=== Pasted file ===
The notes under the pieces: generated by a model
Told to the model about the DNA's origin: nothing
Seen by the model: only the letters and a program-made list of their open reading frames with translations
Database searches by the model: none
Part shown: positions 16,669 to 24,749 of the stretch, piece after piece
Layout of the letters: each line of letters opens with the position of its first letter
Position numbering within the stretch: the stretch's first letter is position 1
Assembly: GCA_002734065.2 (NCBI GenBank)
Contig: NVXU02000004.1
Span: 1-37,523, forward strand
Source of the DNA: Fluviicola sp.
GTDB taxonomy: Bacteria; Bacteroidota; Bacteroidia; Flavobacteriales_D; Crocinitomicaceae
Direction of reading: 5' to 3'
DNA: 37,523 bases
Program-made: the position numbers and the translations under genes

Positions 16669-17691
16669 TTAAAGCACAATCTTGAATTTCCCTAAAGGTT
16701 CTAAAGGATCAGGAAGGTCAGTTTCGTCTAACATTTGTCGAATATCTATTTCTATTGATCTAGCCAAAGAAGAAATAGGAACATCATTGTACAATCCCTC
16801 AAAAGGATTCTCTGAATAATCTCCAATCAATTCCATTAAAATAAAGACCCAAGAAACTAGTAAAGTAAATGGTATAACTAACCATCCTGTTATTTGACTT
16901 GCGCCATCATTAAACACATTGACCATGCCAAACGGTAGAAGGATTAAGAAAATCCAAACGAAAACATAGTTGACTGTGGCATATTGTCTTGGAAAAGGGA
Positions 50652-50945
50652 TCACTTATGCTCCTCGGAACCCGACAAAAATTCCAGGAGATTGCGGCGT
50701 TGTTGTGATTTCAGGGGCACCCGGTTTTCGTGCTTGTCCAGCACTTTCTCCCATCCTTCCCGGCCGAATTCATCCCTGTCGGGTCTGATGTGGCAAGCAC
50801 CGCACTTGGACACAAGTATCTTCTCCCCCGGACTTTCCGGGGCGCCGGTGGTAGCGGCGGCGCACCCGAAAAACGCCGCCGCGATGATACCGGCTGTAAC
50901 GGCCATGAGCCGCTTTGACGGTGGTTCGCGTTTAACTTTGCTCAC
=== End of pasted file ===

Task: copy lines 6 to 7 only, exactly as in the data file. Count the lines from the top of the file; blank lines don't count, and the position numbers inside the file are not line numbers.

Layout of the letters: each line of letters opens with the position of its first letter
Position numbering within the stretch: the stretch's first letter is position 1